Heat Transfer Activities & Games

Instructor: Heather Jenkins

Heather has a bachelor's degree in elementary education and a master's degree in special education. She was a public school teacher and administrator for 11 years.

If your class is studying heat, consider having students learn all about heat transfer. Use these games and activities to help students understand the mechanisms of heat transfer.

It's Getting Hot in Here

It's the reason we can cook cupcakes in our ovens and a fire warms our hands on a cold night. When students study heat transfer, they can learn about the mechanisms by which heat moves: conduction, convection, and radiation. As students learn about heat transfer, they can identify real-world examples of heat transfer and how it occurs naturally or through technology.

Let's look at some activities and games to help students learn more about heat transfer. Consider having students begin with the activity 'Experiencing Heat Transfer,' so they can observe the mechanisms of heat transfer for themselves.

Experiencing Heat Transfer

Use these hands-on experiments to help student gain a greater understanding of heat transfer.

Materials

  • Hand warmers
  • Clear jars
  • Water
  • Red food coloring
  • Heat-safe container
  • Hot plate or microwave
  • Eye dropper
  • Ice cubes
  • Cups
  • Paper
  • Pencils
  • Oven mitt

Teacher Directions

Conduction

  • Define 'conduction.' Discuss how the heat from the warmer object transfers to the cooler object when they touch, such as burning your hand when you touch a hot pot or stove.
  • Divide the class in pairs and give each pair paper, pencils, and a handwarmer.
  • Have students activate the handwarmer so it starts getting warm. Students should take turns holding the handwarmer and moving it around in their hands. Encourage students to think about how their hands feel when the handwarmer is in them and how they feel without the hard warmer.
  • Have students draw or write about how their hands feel when in contact with the handwarmer and when not in contact with the handwarmer.
  • Discuss with students how the heat from the handwarmer is only transferred to their hands when their hands touch it.

Radiation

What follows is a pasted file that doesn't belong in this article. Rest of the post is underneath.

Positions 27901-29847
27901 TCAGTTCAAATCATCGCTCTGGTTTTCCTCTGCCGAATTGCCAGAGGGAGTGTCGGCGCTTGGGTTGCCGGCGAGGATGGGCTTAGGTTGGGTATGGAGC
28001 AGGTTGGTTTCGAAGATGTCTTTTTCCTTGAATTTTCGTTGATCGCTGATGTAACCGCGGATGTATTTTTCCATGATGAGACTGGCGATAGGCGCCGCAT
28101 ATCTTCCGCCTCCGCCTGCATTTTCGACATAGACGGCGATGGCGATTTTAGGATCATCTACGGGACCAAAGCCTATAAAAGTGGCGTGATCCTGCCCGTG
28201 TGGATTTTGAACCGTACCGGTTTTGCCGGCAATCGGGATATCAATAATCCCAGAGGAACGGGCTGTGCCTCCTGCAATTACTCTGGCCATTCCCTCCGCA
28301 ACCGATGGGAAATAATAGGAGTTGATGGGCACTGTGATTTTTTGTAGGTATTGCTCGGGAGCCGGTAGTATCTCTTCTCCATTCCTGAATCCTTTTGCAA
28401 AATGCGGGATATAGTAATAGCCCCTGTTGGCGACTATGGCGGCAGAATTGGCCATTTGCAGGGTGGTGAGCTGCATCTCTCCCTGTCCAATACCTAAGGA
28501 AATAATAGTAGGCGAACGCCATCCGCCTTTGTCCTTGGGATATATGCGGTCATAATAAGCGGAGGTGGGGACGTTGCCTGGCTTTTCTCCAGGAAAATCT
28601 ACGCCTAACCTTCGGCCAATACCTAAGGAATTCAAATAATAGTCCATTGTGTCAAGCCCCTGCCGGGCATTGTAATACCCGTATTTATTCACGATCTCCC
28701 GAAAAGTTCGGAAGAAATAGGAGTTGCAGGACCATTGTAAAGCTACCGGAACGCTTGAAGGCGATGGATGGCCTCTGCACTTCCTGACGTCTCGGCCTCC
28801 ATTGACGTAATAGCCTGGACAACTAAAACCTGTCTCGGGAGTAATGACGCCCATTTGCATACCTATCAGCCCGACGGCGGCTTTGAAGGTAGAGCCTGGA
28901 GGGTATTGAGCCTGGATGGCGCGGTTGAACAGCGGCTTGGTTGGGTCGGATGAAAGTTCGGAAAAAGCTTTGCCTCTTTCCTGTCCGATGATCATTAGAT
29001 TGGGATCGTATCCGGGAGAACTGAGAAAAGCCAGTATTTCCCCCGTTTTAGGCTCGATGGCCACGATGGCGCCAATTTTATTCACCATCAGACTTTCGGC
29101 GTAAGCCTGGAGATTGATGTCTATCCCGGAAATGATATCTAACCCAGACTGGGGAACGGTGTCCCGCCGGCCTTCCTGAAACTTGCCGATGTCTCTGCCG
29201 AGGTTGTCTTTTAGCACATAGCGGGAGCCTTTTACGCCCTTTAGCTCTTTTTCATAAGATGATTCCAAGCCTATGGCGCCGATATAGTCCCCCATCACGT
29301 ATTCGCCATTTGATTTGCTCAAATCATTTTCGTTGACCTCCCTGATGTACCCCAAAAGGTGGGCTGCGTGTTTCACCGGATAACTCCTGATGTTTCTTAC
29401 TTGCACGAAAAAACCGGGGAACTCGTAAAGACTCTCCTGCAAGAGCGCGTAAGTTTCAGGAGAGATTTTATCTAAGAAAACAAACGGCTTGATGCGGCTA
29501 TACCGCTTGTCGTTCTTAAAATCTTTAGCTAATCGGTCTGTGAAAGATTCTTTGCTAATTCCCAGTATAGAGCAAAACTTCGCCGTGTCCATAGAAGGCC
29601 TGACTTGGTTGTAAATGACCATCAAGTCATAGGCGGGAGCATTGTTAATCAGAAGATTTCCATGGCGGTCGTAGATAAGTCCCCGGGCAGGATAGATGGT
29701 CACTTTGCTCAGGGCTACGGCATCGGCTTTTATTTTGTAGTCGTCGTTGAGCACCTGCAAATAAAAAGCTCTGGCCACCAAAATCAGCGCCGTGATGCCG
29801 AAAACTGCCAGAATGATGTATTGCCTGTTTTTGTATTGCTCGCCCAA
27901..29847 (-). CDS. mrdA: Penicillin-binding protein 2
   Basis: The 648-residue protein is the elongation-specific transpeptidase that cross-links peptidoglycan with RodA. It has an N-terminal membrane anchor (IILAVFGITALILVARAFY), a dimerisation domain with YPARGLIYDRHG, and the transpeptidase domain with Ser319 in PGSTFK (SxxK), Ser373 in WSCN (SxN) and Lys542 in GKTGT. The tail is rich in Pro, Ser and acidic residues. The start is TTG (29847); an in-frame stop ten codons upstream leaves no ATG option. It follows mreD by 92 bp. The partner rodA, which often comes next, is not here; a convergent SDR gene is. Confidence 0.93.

• Define 'radiation.' Discuss how electromagnetic waves, both those we can and cannot see, can transfer heat, like when we cook food in a microwave.
  • Divide the class into pairs and give each pair paper, pencils, and a cup with ice cubes.
  • Have students go outside to a sunny location. Students should leave their cup in the sun and observe what happens to their ice over a 5- to 10-minute period.
  • Students should draw or write about what happened to the ice in the cup as the Sun's rays beat down on their ice.
  • Discuss with students how radiation from the sun transferred heat from the light to the ice.

Convection

  • Define 'convection.' Discuss how currents in air and water can transfer heat, such as when baking cookies in an oven.
  • Divide the class into small groups and give students paper and pencils.
  • Provide each group with a clear jar half filled with water and ice and let the jar sit for about 5-10 minutes so the water gets cold.
  • While the groups are waiting, boil some water in a heat safe container on a hot plate or in the microwave. Add drops of red food coloring to the water.
  • Fill an eye dropper with the hot water. You may want to wear an oven mitt to hold the eye dropper.
  • Visit each group and drop a few drops of the hot water into the bottom of their jar.
  • Have students observe how the food coloring moves through the jar and write or draw about it.
  • Return to each group and add several more drops to their jar in the same manner. Have students again observe what happens.
  • Discuss with students how the food coloring traveled in currents through the cold water to the top of the water, while cooler molecules of water dropped down to the bottom. This cycle repeats until the whole jar of water turns a light shade of red.

Discussion Questions

  • What are some real-world examples of conduction, convection, and radiation?
  • How are conduction, convection, and radiation similar and different?

Draw and Guess

Engage students in a drawing game to guess real-life examples of conduction, convection, and radiation.

Materials

  • Index cards
  • Marker
  • Dry-erase boards
  • Dry-erase markers

To unlock this lesson you must be a Study.com Member.
Create your account

Register to view this lesson

Are you a student or a teacher?

Unlock Your Education

See for yourself why 30 million people use Study.com

Become a Study.com member and start learning now.
Become a Member  Back
What teachers are saying about Study.com
Try it risk-free for 30 days

Earning College Credit

Did you know… We have over 200 college courses that prepare you to earn credit by exam that is accepted by over 1,500 colleges and universities. You can test out of the first two years of college and save thousands off your degree. Anyone can earn credit-by-exam regardless of age or education level.

To learn more, visit our Earning Credit Page

Transferring credit to the school of your choice

Not sure what college you want to attend yet? Study.com has thousands of articles about every imaginable degree, area of study and career path that can help you find the school that's right for you.

Create an account to start this course today
Try it risk-free for 30 days!
Create an account
Support